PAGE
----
To understand the magnitude of the pressures of resources and ecosystems it is useful to turn to the conceptual equation that is widely attributed to Paul R. Ehrlich (1968). Ehrlich was an American biologist and educator in the year 1968. The equation relates impact (I), to population (P), affluence (A), and technology (T). This equation suggests that impacts, which could be energy use, material use, or emissions, and the product of the population, the affluence of the population divided by the number of people in the nation or region, and the impacts associated with the technologies used in the delivery of the affluence (impact per unit of gross domestic product). For example, if the IPAT equation were used to describe energy use in the U.S, then one would represent energy per year, P would represent the population of the United States, A would represent the GDP per capital, and T would represent the energy use per dollar of GDP. IPAT has been chosen by many scholars in both the social and natural sciences as a starting point for investigating interactions of population, economic growth, and technological change. .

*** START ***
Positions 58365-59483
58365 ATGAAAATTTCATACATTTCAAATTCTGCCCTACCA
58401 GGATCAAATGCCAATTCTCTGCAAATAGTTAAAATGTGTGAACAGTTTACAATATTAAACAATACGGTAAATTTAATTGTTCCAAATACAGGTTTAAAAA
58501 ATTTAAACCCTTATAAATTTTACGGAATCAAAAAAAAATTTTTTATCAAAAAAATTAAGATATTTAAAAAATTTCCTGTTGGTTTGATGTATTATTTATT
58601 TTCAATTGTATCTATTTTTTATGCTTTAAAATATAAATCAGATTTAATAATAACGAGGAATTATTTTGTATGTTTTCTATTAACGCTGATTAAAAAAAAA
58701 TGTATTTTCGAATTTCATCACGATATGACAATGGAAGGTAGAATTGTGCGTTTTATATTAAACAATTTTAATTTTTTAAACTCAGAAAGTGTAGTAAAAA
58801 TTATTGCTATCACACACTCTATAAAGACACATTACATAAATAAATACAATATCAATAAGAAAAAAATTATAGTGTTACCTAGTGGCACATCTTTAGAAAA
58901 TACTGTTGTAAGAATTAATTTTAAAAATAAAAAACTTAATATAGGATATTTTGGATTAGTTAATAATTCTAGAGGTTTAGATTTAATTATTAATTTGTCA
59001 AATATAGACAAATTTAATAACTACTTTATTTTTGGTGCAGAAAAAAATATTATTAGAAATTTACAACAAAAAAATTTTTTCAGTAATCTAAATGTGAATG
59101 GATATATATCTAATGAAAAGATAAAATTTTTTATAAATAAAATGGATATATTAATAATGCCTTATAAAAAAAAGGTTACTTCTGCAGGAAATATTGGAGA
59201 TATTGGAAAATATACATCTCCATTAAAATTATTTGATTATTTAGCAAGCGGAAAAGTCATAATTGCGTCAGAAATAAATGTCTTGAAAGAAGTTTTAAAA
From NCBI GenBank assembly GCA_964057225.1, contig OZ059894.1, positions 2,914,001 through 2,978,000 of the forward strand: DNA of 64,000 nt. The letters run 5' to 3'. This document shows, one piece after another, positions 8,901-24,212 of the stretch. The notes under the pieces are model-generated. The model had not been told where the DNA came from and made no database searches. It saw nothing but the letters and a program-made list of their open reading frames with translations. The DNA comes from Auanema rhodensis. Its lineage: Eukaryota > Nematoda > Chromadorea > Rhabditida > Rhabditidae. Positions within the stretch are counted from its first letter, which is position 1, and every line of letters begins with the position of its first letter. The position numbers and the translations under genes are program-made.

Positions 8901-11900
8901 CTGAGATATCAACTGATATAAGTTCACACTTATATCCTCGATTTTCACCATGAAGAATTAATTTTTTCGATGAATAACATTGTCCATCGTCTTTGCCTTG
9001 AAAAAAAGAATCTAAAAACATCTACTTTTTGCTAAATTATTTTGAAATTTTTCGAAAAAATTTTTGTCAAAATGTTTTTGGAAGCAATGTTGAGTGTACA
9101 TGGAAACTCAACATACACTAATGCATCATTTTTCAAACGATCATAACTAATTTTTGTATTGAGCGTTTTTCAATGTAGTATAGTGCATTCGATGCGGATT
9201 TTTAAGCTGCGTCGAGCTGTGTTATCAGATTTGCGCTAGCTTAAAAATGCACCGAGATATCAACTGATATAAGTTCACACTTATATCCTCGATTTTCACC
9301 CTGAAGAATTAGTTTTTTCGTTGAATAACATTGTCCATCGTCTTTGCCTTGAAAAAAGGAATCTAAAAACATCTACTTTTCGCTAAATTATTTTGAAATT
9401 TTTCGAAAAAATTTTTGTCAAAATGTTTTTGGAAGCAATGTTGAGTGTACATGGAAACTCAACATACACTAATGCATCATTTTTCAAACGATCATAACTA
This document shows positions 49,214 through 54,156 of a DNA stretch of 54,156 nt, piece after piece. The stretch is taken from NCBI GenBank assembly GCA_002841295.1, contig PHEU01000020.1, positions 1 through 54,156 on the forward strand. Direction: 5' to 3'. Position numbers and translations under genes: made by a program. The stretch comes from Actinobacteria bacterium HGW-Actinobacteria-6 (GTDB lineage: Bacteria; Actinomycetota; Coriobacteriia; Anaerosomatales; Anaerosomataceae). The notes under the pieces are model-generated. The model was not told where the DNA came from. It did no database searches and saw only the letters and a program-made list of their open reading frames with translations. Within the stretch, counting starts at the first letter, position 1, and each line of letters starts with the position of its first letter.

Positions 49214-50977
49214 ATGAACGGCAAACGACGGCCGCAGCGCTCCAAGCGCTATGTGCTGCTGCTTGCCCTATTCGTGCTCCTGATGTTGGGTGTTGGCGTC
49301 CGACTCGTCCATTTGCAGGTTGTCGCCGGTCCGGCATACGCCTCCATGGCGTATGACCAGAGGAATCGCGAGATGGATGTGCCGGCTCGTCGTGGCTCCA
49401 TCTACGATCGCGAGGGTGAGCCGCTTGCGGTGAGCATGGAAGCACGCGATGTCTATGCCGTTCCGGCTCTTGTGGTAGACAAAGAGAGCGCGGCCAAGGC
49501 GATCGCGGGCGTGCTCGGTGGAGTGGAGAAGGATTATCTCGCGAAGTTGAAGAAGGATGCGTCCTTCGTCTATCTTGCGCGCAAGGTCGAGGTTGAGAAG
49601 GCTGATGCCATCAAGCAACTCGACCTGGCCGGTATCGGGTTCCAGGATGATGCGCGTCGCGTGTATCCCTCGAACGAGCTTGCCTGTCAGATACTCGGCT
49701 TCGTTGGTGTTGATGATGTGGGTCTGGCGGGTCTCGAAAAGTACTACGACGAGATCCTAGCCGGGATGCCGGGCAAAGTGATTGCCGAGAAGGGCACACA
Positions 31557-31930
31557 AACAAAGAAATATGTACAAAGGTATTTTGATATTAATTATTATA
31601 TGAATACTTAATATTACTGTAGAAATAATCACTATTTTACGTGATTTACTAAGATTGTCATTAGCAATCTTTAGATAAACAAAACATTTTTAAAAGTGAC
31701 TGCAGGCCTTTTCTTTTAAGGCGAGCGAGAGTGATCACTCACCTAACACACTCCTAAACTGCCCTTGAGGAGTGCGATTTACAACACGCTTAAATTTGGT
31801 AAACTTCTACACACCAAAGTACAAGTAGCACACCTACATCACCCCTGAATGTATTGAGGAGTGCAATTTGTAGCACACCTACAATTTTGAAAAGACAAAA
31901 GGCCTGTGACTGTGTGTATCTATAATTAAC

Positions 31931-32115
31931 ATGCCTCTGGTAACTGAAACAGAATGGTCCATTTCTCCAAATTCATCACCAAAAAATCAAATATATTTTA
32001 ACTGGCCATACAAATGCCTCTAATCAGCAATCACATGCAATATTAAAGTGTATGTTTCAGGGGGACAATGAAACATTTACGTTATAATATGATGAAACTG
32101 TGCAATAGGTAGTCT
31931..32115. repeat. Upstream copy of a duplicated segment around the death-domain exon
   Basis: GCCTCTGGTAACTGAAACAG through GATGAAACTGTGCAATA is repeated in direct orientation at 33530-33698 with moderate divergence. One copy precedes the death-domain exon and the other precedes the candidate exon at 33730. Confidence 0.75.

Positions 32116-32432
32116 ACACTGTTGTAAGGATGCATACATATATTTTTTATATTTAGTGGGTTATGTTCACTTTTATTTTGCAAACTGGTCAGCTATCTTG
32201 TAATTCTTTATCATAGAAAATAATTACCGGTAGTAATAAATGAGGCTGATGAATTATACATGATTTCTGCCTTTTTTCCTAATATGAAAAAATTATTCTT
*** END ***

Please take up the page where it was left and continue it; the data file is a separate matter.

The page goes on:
Environmental issues have gained increasing height in the latter of the 20th century and the beginning of the 21st century. Growing populations and affluence around the world have put growing pressure on natural resources and environmental systems to support the needs and wants of global populations, from now into the future, is part of a developing awareness of sustainability. Sustainability is the ability to meet humanities current needs without compromising the ability of future generations to meet their needs. Sustainability is achieved when the environment can tune indefinitely without going into a decline from the stresses that human society imposes on natural systems such as fertile soil, water and air. This applies to many levels including individual, communal, regional, national, and global levels.